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The social PLM model gets a reality check

6th March 2014


"In what has become a global economy in the last decade, manufacturers today have to make the most productive use of the skills and knowledge of their own people regardless of where they - as well as their business partners - reside and adopt a more collaborative approach to do so." - Marlee Rosen, Principal Analyst and Writer, Rosen Associates

Marlee Rosen examines how ubiquitous social networking tools have become and how the global supply chain/manufacturing/development marketplace can use this to their best advantage.

Product Lifecycle Management (PLM), the series of strategies, business practices, and technology design for acquiring and maintaining product information across the entire lifecycle of the product, can provide the ability to boost development speed, enhance customer satisfaction, optimise operations, and create new revenue generation opportunities.

Product designers and engineers managing their company's PLM are becoming more and more mobile or distributed. When you couple that with an aging engineering workforce, there has become an even more critical need to capture the implicit knowledge that these team members possess and pass it on to younger generations of engineers.

In addition, the role of the IT team is expanding due to social IT networking and collaboration tools being deployed in other departments. Industry analysts report seeing an incremental rise in IT department members being asked to contribute their technical expertise and Microsoft skill sets to support the infrastructure once solely involving engineering and design teams. PLM software companies have come to understand that within the product design environment; there are many new challenges to collaborate across far extending teams and geographies. When you add to the mix the sophistication of product development processes, it is easy to see how both managers and their teams can feel overwhelmed by the many options to address these challenges especially in light of the importance of dealing with security and being in compliance.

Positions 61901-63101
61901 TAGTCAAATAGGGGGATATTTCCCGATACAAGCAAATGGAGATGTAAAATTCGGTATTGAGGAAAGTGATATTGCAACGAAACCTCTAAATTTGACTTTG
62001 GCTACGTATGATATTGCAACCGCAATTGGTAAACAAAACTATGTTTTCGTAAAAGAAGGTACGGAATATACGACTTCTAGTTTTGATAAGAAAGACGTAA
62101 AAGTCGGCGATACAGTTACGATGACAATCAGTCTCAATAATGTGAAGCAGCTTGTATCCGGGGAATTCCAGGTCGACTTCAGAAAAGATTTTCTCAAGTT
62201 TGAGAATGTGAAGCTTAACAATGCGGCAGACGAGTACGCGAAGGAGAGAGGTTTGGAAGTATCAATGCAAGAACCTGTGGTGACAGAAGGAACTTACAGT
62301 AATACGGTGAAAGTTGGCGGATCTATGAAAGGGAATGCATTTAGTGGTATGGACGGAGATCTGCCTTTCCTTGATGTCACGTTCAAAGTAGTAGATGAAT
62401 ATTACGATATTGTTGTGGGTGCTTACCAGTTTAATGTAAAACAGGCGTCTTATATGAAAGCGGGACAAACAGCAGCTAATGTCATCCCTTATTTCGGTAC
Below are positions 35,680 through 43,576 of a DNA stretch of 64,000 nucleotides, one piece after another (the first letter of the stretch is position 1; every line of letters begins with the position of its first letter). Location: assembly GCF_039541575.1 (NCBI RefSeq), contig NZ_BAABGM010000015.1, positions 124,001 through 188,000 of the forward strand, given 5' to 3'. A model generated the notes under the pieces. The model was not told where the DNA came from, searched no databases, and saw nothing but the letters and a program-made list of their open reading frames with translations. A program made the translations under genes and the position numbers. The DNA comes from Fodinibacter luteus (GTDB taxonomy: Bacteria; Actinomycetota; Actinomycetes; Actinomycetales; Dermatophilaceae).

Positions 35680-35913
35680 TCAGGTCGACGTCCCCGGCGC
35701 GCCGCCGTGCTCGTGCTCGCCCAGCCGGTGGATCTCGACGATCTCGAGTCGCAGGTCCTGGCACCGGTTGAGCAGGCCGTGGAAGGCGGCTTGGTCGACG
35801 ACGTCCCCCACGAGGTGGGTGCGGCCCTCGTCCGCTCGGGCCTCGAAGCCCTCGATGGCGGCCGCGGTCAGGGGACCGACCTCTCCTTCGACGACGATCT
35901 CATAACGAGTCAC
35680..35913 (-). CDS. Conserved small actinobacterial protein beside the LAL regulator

In what has become a global economy in the last decade, manufacturers today have to make the most productive use of the skills and knowledge of their own people regardless of where they - as well as their business partners - reside and adopt a more collaborative approach to do so.

The innovation of collaboration tools, which historically began with email, teleconferencing, videoconferencing, instant messaging, LinkedIn, wikis, and other social forums are further progressing into next generation collaboration dashboards (such as Sharepoint, Sabisu and internet-based communications platforms). The idea is to provide companies with real-time visibility to product data and share information across planning, design, costing, sourcing, manufacturing, and logistics.

There is no doubt that collaboration tools are quickly evolving and helping growing companies to create even better and more effective 'virtual teams'. The extended reach of these virtual teams have advanced as well to include internal employees, a company's supply chain partners - such as vendors, outsourced services, distribution houses, consultants, integrators, distributors, etc. - and even customers, private labelled partners and OEMs. This results in bringing together the right people at the right time, even when they are in different locations to deliver higher productivity, operation optimisation and often more creativity in product designs and innovation. According to ARC Advisory Group, collaboration is a key factor that is driving better business performance because it enables teams to tackle business challenges more effectively, speeding up decision-making and transforming key activities like new product development.

The social computing era

The emergence of Web 2.0 capabilities has taken centre stage in positioning wider spread adoption of social computing - where individuals, at home or at work, can easily and simply engage with peers and colleagues. Sharing information and opinions have become easier and more collaborative than ever before. According to ARC Advisory Group, what we are witnessing is the convergence of social real-time collaboration and PLM across product development organizations in connecting the people and the products they develop to create communities that solve real problems and develop breakthrough product ideas.